Zen and the Art of HPEC Software Debugging
Published in Military Embedded Systems
The age-old debate regarding art versus science: Some engineers take a romantic approach, while others take a more traditional approach. Whether debugging is an art or a science or a combination of both will continue to be debated, but all sides can agree the tools can make all the difference between timely success and riding a metaphorical motorcycle down the road of failure.
The author of the classic novel “Zen and the Art of Motorcycle Maintenance,” Robert L. Pirsig, passed away in April 2017. His book, first published in 1974, has inspired many readers with its interweaving of serious philosophical explorations into the tale of a father and son coming to understand each other during a motorcycle road trip across the U.S. The ideas in Pirsig’s writing could encourage a view of software debugging that integrates art and science, so that the high-performance embedded computing (HPEC) system developer can successfully tap both process and imagination to solve daunting everyday problems.
There has always been a debate about whether software debugging is an art or a science. Some engineers take the romantic approach to software integration: they write the code and debug with inspiration and intuition. Living in the moment, they forgo rational analysis or repeatable processes. When confronted with an issue, they follow their gut instincts and change their code, often without even making a backup in case their assumption was wrong. They doggedly stack patches on top of patches or introduce more problems when trying to back the changes out later.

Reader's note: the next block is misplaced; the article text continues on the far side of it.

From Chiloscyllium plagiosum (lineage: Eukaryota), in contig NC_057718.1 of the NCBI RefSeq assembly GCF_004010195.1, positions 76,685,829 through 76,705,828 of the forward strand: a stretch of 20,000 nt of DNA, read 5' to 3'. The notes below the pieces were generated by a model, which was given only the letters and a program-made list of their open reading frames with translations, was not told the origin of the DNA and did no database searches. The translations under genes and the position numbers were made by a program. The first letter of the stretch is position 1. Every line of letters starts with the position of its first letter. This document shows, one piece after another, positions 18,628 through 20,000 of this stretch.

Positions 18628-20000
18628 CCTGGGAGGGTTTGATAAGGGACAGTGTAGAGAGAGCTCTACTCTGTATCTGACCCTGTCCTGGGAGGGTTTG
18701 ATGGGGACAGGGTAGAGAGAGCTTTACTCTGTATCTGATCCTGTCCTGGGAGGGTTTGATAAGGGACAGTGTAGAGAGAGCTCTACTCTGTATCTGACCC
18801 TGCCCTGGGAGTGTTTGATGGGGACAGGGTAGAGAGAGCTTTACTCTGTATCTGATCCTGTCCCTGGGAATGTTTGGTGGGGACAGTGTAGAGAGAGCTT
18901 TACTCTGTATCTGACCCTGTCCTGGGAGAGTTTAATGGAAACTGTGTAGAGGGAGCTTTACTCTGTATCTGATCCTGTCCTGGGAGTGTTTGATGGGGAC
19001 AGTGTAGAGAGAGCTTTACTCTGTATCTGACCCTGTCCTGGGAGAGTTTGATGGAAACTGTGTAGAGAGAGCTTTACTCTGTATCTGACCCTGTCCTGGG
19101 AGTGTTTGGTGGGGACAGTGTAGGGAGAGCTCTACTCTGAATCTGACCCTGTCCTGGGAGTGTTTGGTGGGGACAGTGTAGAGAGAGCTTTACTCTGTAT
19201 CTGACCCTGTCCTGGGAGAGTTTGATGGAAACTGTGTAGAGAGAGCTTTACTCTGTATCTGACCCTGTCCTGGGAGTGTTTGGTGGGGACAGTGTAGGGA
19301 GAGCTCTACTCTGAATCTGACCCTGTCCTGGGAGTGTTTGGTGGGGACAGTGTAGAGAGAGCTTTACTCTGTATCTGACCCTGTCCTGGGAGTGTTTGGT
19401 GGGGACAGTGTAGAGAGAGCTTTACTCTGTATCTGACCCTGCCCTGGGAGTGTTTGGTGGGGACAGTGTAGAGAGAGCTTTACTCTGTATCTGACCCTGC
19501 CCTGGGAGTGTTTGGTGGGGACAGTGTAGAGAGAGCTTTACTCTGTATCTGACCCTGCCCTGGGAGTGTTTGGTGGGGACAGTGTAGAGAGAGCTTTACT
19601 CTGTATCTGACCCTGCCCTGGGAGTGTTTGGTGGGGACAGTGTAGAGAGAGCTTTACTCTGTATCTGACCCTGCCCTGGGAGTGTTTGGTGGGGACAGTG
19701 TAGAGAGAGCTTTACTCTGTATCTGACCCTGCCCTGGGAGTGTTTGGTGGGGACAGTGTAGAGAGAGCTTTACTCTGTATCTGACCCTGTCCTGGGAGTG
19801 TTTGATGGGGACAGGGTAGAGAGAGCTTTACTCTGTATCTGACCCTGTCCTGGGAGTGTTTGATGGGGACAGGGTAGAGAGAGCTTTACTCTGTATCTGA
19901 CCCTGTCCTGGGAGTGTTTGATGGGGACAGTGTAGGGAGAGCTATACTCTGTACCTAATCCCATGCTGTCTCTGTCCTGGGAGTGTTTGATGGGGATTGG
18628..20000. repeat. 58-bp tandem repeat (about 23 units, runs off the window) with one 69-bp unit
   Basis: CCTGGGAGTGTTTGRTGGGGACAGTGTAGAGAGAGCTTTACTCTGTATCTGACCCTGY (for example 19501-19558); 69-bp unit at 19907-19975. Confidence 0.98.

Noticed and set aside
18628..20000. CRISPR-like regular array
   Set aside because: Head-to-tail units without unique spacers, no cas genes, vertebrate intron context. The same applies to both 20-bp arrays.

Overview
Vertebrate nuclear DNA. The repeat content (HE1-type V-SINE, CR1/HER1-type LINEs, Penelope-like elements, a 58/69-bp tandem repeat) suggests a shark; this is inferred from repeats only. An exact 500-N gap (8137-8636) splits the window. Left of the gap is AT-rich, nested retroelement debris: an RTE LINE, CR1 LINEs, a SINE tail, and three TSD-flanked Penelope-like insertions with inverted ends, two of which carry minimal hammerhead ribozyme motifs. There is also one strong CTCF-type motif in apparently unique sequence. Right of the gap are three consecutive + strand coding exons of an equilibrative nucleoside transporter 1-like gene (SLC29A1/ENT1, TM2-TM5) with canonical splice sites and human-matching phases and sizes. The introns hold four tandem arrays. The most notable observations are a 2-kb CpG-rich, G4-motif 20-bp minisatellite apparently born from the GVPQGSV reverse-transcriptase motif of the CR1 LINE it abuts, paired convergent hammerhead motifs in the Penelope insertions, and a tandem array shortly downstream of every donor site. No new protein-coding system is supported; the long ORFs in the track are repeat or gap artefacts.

Taking a different tack, some software developers follow the traditional approach to debugging: they try to diagnose and solve the problem by rigidly following a step-by-step scientific methodology. This makes them frustrated when the real world does not function the same as the world described in the programming books. Because of their dedication to ritual, technology threatens to transform into magic, becoming unpredictable and time-consuming. The traditional developer will try the same techniques over and over again, vainly hoping for a different result.
Perhaps the best programmer is one that embraces debugging as both an art and a science. This approach takes the best from both worlds, enabling bursts of creativity and intuition to work in harmony with rational problem-solving debugging skills while using debugging tools.
The Three Categories of Software Bugs
Most software bugs encountered in the development of HPEC programs fall into three broad categories: The first type is straightforward and repeatable; due to its nature, this type of bug is the easiest to find and to fix.
The next type of bug plays catch-me-if-you-can, and hides when you try to trap it. For example, every developer has tried to debug a problem by putting in “just a couple of ‘print’ statements,” and amazingly the code starts working. After a few more ‘print’ statements are added the problem re-emerges, but dressed in totally different symptoms.